Helen M. Winslow (pen name, Aunt Philury; April 13, 1851 – March 27, 1938) was an American editor, author, publisher, and journalist. She began her work on Boston papers. Winslow served as dramatic editor on The Beacon, 1891–97; editor, Woman's Club Department, Boston Transcript, 1893–98; editor, Woman's Club Department of the Delineator, 1897, and again 1912; editor and publisher, The Club Woman, 1897-1904; and she was the publisher of the Official Register of Women's Clubs in America from 1897. She was the author of Salome Sheppard, Reformer. 1893; Concerning Cats, 1900; Concerning Polly, 1902; Literary Boston or To-day, 1902; The Woman of To-morrow, 1905; The President of Quex, 1906; Peggy at Spinster Farm, 1908; A Woman for Mayor, 1910; The Pleasuring of Susan Smith, 1912; and At the Sign of the Town Pump, 1913. She collaborated with Frances Willard in Occupations for Women, and with Marie Wright in Picturesque Mexico. [1]

Helen M. Winslow
A "woman of the century"
A "woman of the century"
BornApril 13, 1851
Westfield, Vermont, U.S.
Died1938
Shirley, Massachusetts, U.S.
Resting placeCenter Cemetery, Shirley, Massachusetts
Pen nameAunt Philury
Occupationeditor, author, publisher, journalist
LanguageEnglish
NationalityAmerican
RelativesEdward Winslow

Signature

Early years and educationEdit

Helen Maria Winslow was born in Westfield, Vermont, April 13, 1851. She was in the ninth generation of descent from Kenelm Winslow, a brother of Governor Edward Winslow, of the Plymouth Colony. Her great-grandmother Winslow was Abigail Adams. In her infancy, her family removed to Greenfield, Massachusetts, and afterwards to St. Albans, Vermont, where her father, Don Avery Winslow (1824–1902), was a leader in musical circles. He was a musical composer of note and a member of the first English opera company organized in the United States. The mother, Mary F. (Newton) Winslow (died 1882), was a scholar, a linguist and a poet.[2] Winslow's siblings included, Edward W. (drowned in early youth), Mary A., Isabel N., and Harriet P. After the father's second marriage in 1886, Amanda became Winslow's stepmother.[3]

Winslow was educated at the Vermont Academy and State Normal schools,[2] with special studies in languages and literature in Boston.[1]

CareerEdit

 
Helen M. Winslow (1897)

Winslow became a writer early in life, sometimes using the pen name, "Aunt Philury".[4] She published her "Aunt Philury Papers" first, which was followed by the story, "Jack," both of which were well received. After her mother's death and her father's remarriage, Winslow went to Boston, living in the Roxbury District with her three sisters. Her first serial story, "The Shawsheen Mills," was published in the Yankee Blade. In 1886, she published "A Bohemian Chapter" as a serial in the Boston Beacon, a story telling of the struggles of a woman artist in Boston. In addition to traditional stories, Winslow also wrote poetry. Many of her poems were devoted to nature. [5]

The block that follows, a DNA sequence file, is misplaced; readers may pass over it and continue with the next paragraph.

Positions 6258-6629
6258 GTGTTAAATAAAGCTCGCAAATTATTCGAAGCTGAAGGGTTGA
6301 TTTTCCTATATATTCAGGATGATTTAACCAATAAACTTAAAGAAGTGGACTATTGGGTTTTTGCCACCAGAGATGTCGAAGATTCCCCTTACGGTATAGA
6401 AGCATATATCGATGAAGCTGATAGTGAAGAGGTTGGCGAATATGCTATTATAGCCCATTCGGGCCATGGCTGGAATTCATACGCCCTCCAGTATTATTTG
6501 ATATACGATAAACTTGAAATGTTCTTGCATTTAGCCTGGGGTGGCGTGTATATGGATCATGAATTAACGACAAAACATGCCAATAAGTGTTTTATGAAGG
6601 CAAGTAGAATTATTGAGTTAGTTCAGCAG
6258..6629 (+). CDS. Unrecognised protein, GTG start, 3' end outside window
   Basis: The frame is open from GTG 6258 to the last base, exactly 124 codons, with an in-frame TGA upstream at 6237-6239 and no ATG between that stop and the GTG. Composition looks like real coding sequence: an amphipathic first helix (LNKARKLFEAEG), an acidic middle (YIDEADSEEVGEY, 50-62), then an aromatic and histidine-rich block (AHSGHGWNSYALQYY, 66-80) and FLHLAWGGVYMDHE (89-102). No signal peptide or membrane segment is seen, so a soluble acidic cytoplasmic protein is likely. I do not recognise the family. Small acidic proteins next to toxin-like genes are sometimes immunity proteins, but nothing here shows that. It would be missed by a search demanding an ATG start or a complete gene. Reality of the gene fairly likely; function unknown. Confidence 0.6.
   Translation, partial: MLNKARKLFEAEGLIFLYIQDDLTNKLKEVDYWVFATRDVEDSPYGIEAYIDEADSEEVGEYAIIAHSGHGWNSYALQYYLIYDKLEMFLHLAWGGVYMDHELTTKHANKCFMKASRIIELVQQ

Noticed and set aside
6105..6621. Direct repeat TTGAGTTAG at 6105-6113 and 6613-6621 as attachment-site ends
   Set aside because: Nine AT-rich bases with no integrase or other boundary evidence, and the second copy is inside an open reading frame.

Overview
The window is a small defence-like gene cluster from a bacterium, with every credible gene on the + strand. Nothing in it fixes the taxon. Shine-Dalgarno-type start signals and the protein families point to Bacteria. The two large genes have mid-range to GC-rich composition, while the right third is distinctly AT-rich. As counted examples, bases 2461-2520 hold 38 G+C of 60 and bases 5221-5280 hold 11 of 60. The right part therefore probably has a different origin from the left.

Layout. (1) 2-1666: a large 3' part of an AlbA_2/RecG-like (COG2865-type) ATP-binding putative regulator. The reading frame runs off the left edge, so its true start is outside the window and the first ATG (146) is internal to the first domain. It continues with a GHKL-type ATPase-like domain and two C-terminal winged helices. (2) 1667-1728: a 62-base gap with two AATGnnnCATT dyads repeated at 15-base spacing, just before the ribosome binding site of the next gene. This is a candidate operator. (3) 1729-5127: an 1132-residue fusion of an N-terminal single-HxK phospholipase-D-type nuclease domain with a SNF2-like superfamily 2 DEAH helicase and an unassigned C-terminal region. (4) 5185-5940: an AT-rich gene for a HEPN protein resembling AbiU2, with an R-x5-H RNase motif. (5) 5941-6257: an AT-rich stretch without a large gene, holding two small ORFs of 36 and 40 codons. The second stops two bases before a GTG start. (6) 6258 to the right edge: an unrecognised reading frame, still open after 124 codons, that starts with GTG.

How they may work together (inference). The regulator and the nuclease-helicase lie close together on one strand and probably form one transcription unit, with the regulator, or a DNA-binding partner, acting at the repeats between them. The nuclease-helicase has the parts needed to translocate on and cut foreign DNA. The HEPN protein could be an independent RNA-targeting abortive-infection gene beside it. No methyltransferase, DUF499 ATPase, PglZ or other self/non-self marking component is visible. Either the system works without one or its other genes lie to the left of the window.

As a journalist, she served first on the Boston Transcript, and later, she became one of the regular staff of the Boston Advertiser, doing work at the same time for the Boston Saturday Evening Gazette. Besides doing work on almost every Boston daily, The Christian Union, Christian at Work, Interior, Drake's Magazine, Demorest's Magazine, the Arena, Journal of Education, Wide Awake, Youth's Companion, Cottage Hearth, and other periodicals were mediums through which she addressed the public. Her work covered a wide range.[5]

Winslow served as commissioner from Massachusetts to the Cotton States and International Exposition of Atlanta, 1893; director of Board of Trustees of the Frances Willard Hospital, Bedford, Massachusetts; and State regent of the Massachusetts Daughters of the American Revolution, 1901-02. She served as treasurer of the New England Woman's Press Association, and was one of its six founders. She was also the founder of the Boston Authors’ Club; and served as vice-president of the Press League.[5]

Winslow lectured before many women's clubs and societies. She was a member of The National Society of the Colonial Dames of America, the Ex-Club of Boston, Pioneer Workers, the Lyceum Club of England, Professional Woman's Club, the Daughters of Vermont, Roxburghe Club, and the Altrurian Club.[1]

Personal lifeEdit

In religion, she was a Congregationalist.[1] Winslow died March 27, 1938 in Shirley, Massachusetts. She was buried in Center Cemetery in Shirley.

Selected worksEdit

 
Salome Shepard: Reformer (1893)
  • Salome Sheppard, Reformer, 1893
  • Concerning Cats, 1900
  • Concerning Polly, 1902
  • Literary Boston or To-day, 1902
  • The Woman of To-morrow, 1905
  • The President of Quex, 1906
  • Peggy at Spinster Farm, 1908
  • A Woman for Mayor, 1910
  • The Pleasuring of Susan Smith, 1912
  • At the Sign of the Town Pump, 1913

ReferencesEdit

  1. ^ a b c d Leonard 1914, p. 895.
  2. ^ a b Willard & Livermore 1893, p. 791.
  3. ^ Ullery 1894, p. 437.
  4. ^ Faust 1988, p. 853.
  5. ^ a b c Willard & Livermore 1893, p. 792.

AttributionEdit

  •   This article incorporates text from a publication now in the public domain: Leonard, John W. (1914). Woman's Who's who of America: A Biographical Dictionary of Contemporary Women of the United States and Canada, 1914-1915 (Public domain ed.). American commonwealth Company.
  •   This article incorporates text from a publication now in the public domain: Ullery, Jacob G (1894). Men of Vermont: An Illustrated Biographical History of Vermonters and Sons of Vermont (Public domain ed.). Transcript Publishing Company.
  •   This article incorporates text from a publication now in the public domain: Willard, Frances Elizabeth; Livermore, Mary Ashton Rice (1893). A Woman of the Century: Fourteen Hundred-seventy Biographical Sketches Accompanied by Portraits of Leading American Women in All Walks of Life (Public domain ed.). Moulton.

BibliographyEdit

External linksEdit